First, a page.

Metal tubes are used for various structural purposes and used by us in our daily lives from bicycles, handlebars, furniture frames to heavy industrial purposes such as pipelines etc. The tube bending aims at getting a smooth round bend devoid of any wrinkles. When sheet metal is bent to form a tube, the outer part of the metal spreads while the inner portion actually compresses to thicken. The three basic tools that are a must to get this process done, include, the bend die used to form the bend, clamp die which helps in holding the metal in position and thirdly, the pressure die.
Many customers tend to use a thinner wall for their projects to reduce material costs. However, thinner wall tubing may require more labor to bend….(as in some instance it may not be able to hold the roundness of the tube as it is bent and result in ripples or wrinkling in the bend). In some cases the additional labor costs outweigh the material savings therefore it may or may not be beneficial to use a thinner wall material.
You will also have to bend the other end of the pipe this time from the bottom; this will touch the ground so you will have to do some measuring so that you will get the right distance. You will have to shape this pipe at a fifty five degree from your vertical portion; if this is done correctly then the shape of the pipe should be able to mold onto the ground.
Rolling is effective when the material – metal, plastic, glass, whatever – must be bent a great deal. For instance, it can produce bends up to 360 degrees. This method is ideal for producing steel coils, spiral staircases and the like.
Attach KP-LOK tubing bender a light gauge chain to the loop at the top of the chandelier. Attach it to a hook that is supported either directly to the ceiling joist, or by a supporting bracket to handle the weight of the chandelier. Add the candles on the plates and light them.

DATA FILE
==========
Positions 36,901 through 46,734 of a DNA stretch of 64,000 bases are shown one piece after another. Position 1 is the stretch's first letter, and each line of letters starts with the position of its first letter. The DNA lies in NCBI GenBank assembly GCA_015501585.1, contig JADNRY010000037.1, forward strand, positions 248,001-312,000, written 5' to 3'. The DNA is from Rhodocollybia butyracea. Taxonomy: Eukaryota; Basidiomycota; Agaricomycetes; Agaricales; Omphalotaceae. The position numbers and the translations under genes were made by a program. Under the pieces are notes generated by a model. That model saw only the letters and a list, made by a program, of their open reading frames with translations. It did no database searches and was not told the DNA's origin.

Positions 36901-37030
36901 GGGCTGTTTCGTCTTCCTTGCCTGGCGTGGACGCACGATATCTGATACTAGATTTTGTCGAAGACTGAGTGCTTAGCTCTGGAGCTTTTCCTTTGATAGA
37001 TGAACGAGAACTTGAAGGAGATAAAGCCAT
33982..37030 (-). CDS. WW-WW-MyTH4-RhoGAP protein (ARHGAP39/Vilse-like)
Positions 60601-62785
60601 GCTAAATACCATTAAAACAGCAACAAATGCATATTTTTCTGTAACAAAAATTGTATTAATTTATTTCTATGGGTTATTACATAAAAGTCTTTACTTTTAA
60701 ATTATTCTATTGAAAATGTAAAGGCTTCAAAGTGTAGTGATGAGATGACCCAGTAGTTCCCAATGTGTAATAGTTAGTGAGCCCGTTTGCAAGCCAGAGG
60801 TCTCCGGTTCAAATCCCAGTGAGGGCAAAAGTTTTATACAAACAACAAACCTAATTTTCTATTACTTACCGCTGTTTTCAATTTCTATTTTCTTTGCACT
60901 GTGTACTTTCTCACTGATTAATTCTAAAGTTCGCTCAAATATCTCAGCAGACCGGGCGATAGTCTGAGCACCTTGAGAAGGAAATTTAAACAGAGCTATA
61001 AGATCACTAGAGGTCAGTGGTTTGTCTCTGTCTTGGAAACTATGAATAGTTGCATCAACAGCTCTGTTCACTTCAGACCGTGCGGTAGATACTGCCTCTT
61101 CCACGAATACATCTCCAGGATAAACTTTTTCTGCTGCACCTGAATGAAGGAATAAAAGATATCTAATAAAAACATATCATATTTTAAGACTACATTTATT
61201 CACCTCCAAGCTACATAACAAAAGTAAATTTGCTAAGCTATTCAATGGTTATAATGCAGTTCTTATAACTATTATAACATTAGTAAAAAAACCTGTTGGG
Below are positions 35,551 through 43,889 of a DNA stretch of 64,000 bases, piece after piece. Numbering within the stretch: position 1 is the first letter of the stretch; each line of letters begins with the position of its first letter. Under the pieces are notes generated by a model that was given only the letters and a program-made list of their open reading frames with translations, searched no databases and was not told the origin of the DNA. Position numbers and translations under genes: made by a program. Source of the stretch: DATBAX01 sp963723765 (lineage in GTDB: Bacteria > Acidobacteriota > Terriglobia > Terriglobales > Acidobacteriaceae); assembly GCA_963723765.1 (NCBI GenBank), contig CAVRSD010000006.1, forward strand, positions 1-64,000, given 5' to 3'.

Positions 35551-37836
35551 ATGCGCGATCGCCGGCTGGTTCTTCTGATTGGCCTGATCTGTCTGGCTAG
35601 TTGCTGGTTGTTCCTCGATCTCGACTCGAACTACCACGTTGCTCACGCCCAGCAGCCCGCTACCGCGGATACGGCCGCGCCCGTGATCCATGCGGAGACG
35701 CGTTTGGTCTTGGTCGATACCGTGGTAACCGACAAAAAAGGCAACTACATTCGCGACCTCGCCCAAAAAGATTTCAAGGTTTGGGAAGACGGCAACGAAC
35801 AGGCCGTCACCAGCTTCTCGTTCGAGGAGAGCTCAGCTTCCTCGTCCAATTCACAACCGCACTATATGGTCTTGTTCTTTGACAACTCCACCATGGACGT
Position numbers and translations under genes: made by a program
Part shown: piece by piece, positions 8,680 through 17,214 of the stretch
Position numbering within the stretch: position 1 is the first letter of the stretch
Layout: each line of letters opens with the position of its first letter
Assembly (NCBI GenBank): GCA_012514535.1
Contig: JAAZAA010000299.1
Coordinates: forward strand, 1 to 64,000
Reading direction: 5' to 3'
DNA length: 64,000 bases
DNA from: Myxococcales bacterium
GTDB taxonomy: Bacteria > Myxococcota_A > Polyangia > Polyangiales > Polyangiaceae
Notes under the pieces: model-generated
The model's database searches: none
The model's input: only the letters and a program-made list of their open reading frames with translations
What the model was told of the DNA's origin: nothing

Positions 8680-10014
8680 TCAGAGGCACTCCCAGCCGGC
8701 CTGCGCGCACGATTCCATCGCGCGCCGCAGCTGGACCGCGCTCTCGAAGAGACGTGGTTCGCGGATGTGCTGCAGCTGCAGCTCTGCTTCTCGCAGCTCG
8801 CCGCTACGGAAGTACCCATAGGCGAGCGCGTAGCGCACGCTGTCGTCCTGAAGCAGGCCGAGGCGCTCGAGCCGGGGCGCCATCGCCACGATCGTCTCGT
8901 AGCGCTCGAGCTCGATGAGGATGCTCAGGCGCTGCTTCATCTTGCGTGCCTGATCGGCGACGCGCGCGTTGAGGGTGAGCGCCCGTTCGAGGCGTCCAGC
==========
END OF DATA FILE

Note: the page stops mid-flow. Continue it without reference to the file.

Typical bending processes with parts that have more than one bend require a straight length between the bends. Standard tooling can accommodate parts that allow a distance between bends of at least 3 times the tube diameter. Parts that have a distance less than 3 times the diameter are possible to produce, but may require special tooling which in turn increases tooling charges. An exception to this rule exists with a different bending technology, the Nissin bender. This technology applies to 1-1/4″ O.D. and smaller bent on a radius that is 3 times the diameter.
The pressure die should be adjusted for a light pressure against the tube. The purpose of the pressure die is to keep the tube against the bend die through the duration of bending. The pressure die also keeps the mandrel from bending and maintains a straight tube between tangent points of bends (the portion of ubing left on the mandrel after steel bending). The location of the mandrel affects the amount of springback. The mandrel in a forward position (toward tangent) will stretch the material on the outside of the bend more than is necessary. This increases the length of material on the outside beyond that which is required to make a bend. When the bent tube is removed from the bend die, it will conform to the die and there will be little or no springback.